Africa

Mali lifts state of emergency ahead of presidential vote

  • 6 July 2013
  • From the section Africa
Fighters with the MNLA (National Movement for the Liberation of Azawad) stands guard as members of the group met with the Malian army, the UN mission in Mali and French army officers, in Kidal June 23, 2013
Image caption The Tuareg MNLA has signed a peace accord with the Malian government

Mali has lifted a state of emergency in place since January, when France intervened to help drive out Islamists occupying the north, officials say.

The move comes after Mali's army re-entered the key town of Kidal, held by Tuareg rebels, to improve security ahead of the presidential election.

Rebels agreed to allow troops into the northern town as part of a peace deal.

The election on 28 July will be the first in Mali since the military staged a coup in 2012.

The occupation of Kidal had been a major obstacle to organising the presidential election.

Tuareg rebels captured the town after the French-led offensive forced militant Islamists out of northern Mali in February.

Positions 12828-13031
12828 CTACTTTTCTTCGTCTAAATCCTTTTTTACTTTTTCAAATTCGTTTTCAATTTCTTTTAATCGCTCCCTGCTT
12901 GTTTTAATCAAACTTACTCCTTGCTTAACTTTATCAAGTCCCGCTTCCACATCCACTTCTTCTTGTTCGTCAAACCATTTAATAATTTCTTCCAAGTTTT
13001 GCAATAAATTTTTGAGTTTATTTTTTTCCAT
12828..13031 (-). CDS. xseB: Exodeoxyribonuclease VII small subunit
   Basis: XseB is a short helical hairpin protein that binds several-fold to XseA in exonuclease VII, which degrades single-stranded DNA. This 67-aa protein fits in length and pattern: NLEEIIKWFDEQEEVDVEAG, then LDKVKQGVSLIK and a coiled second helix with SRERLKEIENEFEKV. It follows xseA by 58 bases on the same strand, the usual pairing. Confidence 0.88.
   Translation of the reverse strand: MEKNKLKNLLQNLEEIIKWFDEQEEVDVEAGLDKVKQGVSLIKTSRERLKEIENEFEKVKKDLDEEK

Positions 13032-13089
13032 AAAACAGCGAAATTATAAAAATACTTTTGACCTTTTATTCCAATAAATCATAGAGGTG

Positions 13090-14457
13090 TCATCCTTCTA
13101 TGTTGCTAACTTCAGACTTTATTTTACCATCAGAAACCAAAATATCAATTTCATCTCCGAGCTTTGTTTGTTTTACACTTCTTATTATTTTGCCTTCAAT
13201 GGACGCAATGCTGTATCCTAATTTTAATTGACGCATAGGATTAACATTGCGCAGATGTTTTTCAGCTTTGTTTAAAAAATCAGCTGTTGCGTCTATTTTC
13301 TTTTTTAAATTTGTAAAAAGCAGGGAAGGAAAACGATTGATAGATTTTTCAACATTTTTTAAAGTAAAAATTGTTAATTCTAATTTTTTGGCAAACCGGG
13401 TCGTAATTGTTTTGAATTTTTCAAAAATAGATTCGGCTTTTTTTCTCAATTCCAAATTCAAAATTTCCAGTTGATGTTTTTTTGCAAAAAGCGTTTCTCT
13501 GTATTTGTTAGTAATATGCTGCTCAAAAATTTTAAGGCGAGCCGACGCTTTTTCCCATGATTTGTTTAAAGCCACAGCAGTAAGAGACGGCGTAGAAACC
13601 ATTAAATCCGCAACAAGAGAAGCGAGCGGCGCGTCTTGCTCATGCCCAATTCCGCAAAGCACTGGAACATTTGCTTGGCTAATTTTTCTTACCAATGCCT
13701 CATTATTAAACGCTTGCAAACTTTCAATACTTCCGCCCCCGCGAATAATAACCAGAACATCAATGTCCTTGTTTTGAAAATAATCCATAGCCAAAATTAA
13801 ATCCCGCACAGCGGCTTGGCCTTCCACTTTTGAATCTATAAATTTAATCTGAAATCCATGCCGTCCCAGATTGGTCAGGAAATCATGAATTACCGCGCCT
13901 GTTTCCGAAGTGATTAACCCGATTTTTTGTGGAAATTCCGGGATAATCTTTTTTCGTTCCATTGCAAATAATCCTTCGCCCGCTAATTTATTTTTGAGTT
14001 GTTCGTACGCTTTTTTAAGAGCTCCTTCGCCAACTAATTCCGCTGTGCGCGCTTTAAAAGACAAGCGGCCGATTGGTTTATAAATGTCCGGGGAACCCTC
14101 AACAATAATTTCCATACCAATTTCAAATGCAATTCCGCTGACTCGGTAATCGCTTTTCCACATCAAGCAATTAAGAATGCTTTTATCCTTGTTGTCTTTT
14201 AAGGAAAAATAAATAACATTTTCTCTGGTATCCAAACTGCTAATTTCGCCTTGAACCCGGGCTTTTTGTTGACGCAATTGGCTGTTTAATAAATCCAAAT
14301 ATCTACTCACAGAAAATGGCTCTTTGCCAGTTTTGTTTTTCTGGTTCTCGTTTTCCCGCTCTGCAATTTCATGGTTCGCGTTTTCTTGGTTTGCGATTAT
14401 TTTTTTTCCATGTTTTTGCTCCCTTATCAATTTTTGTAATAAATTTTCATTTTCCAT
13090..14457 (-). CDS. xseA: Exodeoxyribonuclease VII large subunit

Peace accord

The Tuaregs have been fighting for autonomy in the north since Mali gained independence from France in 1960.

They say they are marginalised by the government in the capital, Bamako.

The main Tuareg rebel group, the National Movement for the Liberation of Azawad (MNLA), had worked with Islamist groups to seize the north of the country in 2012.

But the rebel movement later broke with the Islamist groups and backed French efforts to oust them.

In June, the Malian government signed a peace deal with the MNLA, calling for an immediate ceasefire and for government troops to return to Kidal.

The MNLA has watered down its demand for independence, saying it will settle, as a first step, for autonomy for the desert region where they live.

Earlier this week, Mali's constitutional court approved 28 presidential candidates, including four former prime ministers and a woman.

But the head of the electoral commission, Mamadou Diamoutani, expressed doubt that the polls would be free and fair.

"Currently, the big challenge is the distribution of 6,867,443 voters' cards - we have four weeks to do it," he said.

"That job alone is tremendously difficult, given that 800,000 people are displaced or have become refugees."

A 12,600-strong UN peacekeeping force has been deployed to ensure stability in the lead-up to the nationwide vote.

The force - known by its French acronym Minusma - incorporates most of the 6,000 West African troops already in the country.

It is the third largest UN force in Africa, after those in Democratic Republic of Congo and Darfur.

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